brown horse with white speckles on his rump prances inside a small arena near the Nez Perce Indian Reservation
town of Lapwai, population 932. The animal resembles an appaloosa, a horse historically associated with the Nez
Perce, except it's taller and a little leaner.
"This is what we wanted for the tribe," says Rudy Shebala, a man under a black cowboy hat who runs the
Nez Perce Indian Tribe's horse breeding program.
The Nez Perce developed the appaloosa breed from wild mustangs. The tribe lost its mounts in the Nez Perce War
of 1877 and never regained its horse culture.
The light-footed war horses were scattered and the breed was lost.
Now, the tribe has reclaimed its place among horsemen by creating a new line called the Nez Perce Horse. It blends
the appaloosa with traits from a lean Central Asian war horse called akhal-teke.
The breeding program was aided by a Minnesota breeder who donated four tall akhal-teke horses to the tribe in 1994.
In the spring of 1995, 24 colts were born. Dozens more followed. The youngest generation is now almost fully grown.
The Nez Perce aren't ready to brag yet, because the breed is so young, Shebala said. But everything looks good
"Dreams are scary when they start coming true," Shebala said. "We have these awesome horses now."
They also have the attention of the national media.
The Nez Perce have always captured the imaginations of Western culture buffs, because of the appaloosa
and Chief Joseph's famous speech, "I will fight no more forever."
The historical significance of the tribe reuniting with its horse culture has pushed the Nez Perce to the forefront
of popular culture.
The New York Times and Sunset Magazine have written stories about the tribe. Cable channels like A&E, Outdoor
Channel and NW Cable news have all featured the Nez Perce horse program.
Interest has been increasing as the program matures. Visitors driving through the area frequently spot the horses
grazing in pens.
"Hi, we're here to see the horses," says a woman leading two others.
Shebala's assistant waves them toward the pen where colts are kept.
With two full-time employees and 80 horses, the program's 1999 budget was $111,000 -- funded by the tribe, Shebala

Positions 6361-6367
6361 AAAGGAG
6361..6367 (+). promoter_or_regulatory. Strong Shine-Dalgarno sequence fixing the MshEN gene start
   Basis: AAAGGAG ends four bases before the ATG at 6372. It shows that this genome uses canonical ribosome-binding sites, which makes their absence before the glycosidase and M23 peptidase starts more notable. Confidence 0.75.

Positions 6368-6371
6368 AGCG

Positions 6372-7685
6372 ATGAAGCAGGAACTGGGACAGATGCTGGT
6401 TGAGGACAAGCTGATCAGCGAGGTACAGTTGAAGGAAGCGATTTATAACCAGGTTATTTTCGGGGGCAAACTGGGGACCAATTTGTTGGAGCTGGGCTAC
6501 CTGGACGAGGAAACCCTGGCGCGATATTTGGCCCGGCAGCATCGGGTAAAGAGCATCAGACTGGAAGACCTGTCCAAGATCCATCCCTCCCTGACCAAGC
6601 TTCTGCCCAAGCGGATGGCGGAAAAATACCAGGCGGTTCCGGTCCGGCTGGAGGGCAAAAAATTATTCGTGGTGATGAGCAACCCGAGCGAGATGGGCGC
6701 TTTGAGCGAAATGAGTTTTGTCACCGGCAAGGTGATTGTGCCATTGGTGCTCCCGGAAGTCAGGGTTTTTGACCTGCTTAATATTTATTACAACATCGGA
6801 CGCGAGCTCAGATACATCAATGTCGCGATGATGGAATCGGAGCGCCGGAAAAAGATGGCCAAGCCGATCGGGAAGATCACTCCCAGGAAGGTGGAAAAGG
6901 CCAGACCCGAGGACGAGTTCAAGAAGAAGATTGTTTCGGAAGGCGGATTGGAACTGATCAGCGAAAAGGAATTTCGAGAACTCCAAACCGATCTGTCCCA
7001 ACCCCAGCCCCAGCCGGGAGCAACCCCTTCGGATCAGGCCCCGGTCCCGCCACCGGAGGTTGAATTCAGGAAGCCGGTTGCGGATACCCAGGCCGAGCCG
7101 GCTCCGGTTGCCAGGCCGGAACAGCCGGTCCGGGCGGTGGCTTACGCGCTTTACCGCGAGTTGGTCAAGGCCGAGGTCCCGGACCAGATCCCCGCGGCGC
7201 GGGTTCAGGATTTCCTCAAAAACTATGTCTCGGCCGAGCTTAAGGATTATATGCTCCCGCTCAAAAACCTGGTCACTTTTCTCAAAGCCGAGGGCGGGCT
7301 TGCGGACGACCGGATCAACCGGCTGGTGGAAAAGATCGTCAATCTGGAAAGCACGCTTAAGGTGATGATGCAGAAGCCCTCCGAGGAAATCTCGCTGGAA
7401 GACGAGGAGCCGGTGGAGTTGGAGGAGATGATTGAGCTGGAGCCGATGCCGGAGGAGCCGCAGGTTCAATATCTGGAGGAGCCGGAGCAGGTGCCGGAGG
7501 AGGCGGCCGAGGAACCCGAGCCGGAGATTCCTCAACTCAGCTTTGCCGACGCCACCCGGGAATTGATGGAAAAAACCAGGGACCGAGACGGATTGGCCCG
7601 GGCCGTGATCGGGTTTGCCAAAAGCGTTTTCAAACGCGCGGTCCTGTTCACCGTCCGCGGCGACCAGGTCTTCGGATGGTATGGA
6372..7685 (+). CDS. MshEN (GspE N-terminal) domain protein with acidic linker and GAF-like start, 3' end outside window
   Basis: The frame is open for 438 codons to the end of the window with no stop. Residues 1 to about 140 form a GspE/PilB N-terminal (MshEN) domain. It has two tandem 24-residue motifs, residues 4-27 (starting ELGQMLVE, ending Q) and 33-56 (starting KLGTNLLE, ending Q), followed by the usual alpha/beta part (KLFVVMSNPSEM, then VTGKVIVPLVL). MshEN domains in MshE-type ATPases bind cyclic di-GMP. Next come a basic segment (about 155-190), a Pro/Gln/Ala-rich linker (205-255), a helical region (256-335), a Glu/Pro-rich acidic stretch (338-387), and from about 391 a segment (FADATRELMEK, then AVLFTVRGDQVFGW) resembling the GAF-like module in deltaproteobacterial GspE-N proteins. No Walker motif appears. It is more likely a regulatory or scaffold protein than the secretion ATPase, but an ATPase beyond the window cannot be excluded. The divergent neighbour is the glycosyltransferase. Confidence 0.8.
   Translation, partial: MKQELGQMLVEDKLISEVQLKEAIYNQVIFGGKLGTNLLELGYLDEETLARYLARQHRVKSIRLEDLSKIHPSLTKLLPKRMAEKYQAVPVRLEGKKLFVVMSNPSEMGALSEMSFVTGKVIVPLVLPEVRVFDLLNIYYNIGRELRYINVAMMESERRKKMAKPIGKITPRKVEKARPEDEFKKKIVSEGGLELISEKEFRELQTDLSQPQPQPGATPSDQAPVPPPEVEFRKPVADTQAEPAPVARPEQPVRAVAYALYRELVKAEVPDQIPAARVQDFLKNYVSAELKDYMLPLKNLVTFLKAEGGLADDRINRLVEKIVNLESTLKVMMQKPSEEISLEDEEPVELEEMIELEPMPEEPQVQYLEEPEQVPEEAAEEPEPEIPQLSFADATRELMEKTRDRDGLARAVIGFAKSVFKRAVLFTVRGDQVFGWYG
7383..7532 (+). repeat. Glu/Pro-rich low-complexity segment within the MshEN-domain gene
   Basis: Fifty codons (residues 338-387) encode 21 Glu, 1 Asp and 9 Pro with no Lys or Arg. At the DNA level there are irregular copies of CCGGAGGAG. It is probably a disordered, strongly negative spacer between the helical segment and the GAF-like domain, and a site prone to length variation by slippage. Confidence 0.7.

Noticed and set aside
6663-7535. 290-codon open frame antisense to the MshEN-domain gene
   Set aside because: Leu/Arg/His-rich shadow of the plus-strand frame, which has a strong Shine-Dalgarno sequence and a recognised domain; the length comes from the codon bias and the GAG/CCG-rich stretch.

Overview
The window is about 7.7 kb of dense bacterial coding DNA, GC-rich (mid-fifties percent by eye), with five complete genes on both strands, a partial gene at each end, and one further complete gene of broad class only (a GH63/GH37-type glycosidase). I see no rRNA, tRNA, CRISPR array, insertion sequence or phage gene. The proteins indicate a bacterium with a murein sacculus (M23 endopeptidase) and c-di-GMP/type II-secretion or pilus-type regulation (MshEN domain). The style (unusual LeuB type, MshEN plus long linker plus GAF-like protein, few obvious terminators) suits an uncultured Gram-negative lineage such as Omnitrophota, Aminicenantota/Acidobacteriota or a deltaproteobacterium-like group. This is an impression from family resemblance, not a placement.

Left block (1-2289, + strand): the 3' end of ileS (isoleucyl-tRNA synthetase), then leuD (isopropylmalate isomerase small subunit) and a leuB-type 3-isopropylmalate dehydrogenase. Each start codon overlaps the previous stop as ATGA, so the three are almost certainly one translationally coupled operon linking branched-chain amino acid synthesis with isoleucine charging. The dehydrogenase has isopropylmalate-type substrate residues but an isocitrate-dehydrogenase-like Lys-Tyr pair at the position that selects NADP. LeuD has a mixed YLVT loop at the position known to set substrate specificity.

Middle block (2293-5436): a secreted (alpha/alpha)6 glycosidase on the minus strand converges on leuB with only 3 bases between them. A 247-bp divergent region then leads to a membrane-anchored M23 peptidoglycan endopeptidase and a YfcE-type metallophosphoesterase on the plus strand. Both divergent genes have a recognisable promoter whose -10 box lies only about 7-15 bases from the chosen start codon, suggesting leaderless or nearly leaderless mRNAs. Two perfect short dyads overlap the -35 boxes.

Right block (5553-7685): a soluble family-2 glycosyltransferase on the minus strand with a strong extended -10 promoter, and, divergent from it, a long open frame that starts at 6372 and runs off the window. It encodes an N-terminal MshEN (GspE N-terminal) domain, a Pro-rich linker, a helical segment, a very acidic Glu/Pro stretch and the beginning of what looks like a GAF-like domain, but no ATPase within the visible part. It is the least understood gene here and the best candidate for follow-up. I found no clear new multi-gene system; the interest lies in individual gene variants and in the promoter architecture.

said. He recently sold a horse to a Virginia man for $5,000.
Shebala wants to develop a thriving horse business while bringing a horse culture back to the people.
Helping him out during the summer are 10 teenagers who are part of the tribe's youth program.
Carl Ray Powaukee, 15, keeps a horsehair braid on his hat, a gift from a woman he helped once while riding a rough
"I like riding horses," Powaukee said. "I'm just usually out here all the time,
riding horses or feeding and watering them."
Six teens haul hay into bins, clean out stalls and practice their riding skills while Shebala watches.
Many are also part of the Young Horseman project for youth age 14-21 who are trained to care for horses as their
In July, they rode with the Salish and Kootenai Indians while repairing trails on the Montana route the Nez Perce
used during the 1877 war.
"It's really wonderful to see these young people," said Otis Halfmoon, an unofficial tribal historian
and manager at the Nez Perce National Historical Park. "There's great pride in their eyes when you visit with
And with so many young people getting involved again with horses, their parents and grandparents are learning horsemanship
with other reservation groups like the Chief Joseph Foundation and Nez Perce Appaloosa Club.
And along with the renewed interest is a return of old regalia and traditional ceremonial wear for horses. Halfmoon
recently saw a Nez Perce horse dressed in a cornhusk trapping, the kind of work no one does anymore, he said.
"A lot of Nez Perce families, they save and put away a lot of the regalia. They must have put it in a trunk
and they decided to bring it out again," Halfmoon said. "To see these old things come back makes me feel
It ensures the culture will never die, he said.
Find out more:
Nez Perce Horse Registry